Excision/Flap Closure

Flap closure after scar excision is worthy of consideration. Flaps including cutaneous, myocutaneous, and fasciocutaneous, whether local, random, pedicled, perforator, or a free tissue transfer, can serve to relieve tension in the area of original scar, fill dead space, and improve aesthetics and/or function. The more severe the scar contracture, especially across major joints such as the knee, elbow, and axilla, the more likely flap closure is indicated and beneficial. Maximal scar release, dead space filling, and tension-free closure are required for adequate results.

Combination Surgical Revision With Adjuvants

Excision with radiation therapy, excision with corticosteroids, and excision with pressure garments have been discussed earlier.

Laser Treatment

Laser has been successfully utilized and shown to improve scar appearance, although further investigations are warranted. Much of the positive supporting data are reported for hypertrophic burn scarring utilizing pulsed dye 585/595-nm wavelength as treatment for pruritus and erythema.  Treatments for scar prevention as well as established hypertrophic scar therapy indicated response rates in the range of 70%. Other hypertrophic scarring etiologies such as median sternotomy and inframammary scars have been reported to respond to, with good results.  Results concerning the timing of pulsed dye laser treatments on hypertrophic burn scars appear to indicate that earlier treatment with pulsed dye laser may lead to improved outcomes.  Hypertrophic scars, treated when early, less than 1-year while still erythematous, responded better than those of more mature age. Pulsed dye laser therapy works by destruction of scar microvasculature via photothermolysis, and possibly collagen modulation by reducing TGF-beta expression. CO2 laser is ablative, causing tissue vaporization due to selective absorption by water in the tissues.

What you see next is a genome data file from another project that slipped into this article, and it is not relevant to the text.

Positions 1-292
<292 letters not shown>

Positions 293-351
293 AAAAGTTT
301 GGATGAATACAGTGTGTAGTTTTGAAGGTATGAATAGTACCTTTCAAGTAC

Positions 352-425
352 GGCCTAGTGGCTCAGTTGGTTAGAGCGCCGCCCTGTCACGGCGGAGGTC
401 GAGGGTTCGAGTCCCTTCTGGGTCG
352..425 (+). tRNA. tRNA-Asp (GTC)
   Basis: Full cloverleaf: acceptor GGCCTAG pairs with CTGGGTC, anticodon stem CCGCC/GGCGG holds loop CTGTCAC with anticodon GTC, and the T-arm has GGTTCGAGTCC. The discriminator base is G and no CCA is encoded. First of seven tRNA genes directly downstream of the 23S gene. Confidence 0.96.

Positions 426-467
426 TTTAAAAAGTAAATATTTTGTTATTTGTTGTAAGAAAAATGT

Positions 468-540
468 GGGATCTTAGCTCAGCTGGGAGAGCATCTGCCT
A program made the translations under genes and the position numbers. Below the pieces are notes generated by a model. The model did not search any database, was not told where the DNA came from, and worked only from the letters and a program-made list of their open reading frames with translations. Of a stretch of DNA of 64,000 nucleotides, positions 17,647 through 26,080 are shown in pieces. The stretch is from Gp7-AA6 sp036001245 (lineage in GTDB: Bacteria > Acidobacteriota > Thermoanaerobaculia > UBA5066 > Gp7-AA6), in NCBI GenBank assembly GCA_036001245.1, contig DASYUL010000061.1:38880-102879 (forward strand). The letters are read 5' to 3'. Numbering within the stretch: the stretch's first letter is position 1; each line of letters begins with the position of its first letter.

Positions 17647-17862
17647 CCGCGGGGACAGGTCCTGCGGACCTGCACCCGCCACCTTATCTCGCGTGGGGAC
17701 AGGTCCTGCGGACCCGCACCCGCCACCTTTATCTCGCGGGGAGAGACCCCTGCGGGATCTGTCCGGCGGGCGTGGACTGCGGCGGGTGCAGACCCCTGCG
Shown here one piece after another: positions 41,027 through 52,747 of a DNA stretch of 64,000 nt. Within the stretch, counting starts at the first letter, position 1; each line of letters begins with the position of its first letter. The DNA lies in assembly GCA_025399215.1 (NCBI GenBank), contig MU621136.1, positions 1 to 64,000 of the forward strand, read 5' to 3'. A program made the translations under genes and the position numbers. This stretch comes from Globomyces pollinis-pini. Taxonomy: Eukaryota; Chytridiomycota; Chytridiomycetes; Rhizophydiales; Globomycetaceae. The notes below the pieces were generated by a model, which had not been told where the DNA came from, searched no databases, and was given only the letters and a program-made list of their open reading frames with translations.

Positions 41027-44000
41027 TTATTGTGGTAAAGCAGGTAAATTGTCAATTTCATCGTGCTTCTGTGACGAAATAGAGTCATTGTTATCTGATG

Fat Grafting

Recent enthusiasm for fat grafting as scar treatment appears to have merit and effectiveness. Effects of fat grafting include filling and elevating of depressed scars, improvement in the quality and pliability of scar, and improvement and pliability in radiated soft tissue. The exact effects and mechanism of action on scars and scarring are unknown. There appears to be more effects than simple volumetric filling, and a tissue regenerative effect may occur. 82-86 Adipose-derived stem cells may stimulate local cytokine growth factors leading to increased vascularization, collagen remodeling, and inflammatory response modulation. Positive results in studies using fat grafting in the treatment of scar and fibrosing entities are found, although there are few controlled trial and quantitative data. There is growing subjective evidence to suggest that fat grafting may become a mainstay for scar treatment.


Scar tissue is the end result of the normal healing process. Abnormal scarring is enhanced healing or overhealing, usually with resulting aesthetic unacceptability and/or functional impairment. Exact mechanisms of unfavorable scarring are not well elucidated, although excess TGF-beta receptor activity appears to have a major molecular influence. Many treatment options are available either surgically or in combination; however, problematic recurrence remains high. There is no single good therapeutic option in all situations, and individual treatment is advised based on the clinical scenario, available modalities, and patient preference.

Basic Science of Wound Healing and Management of Chronic Wounds

  • Wounds present with a discontinuity of tissue and rely on complex processes for healing to occur. Most wound healing research focuses on molecular and cellular pathways, but we now appreciate the importance of the extracellular matrix (ECM) and mechanical forces. Classically, wound healing has been summarized into four phases: (1) hemostasis, (2) inflammation, (3), proliferation, and (4) remodeling.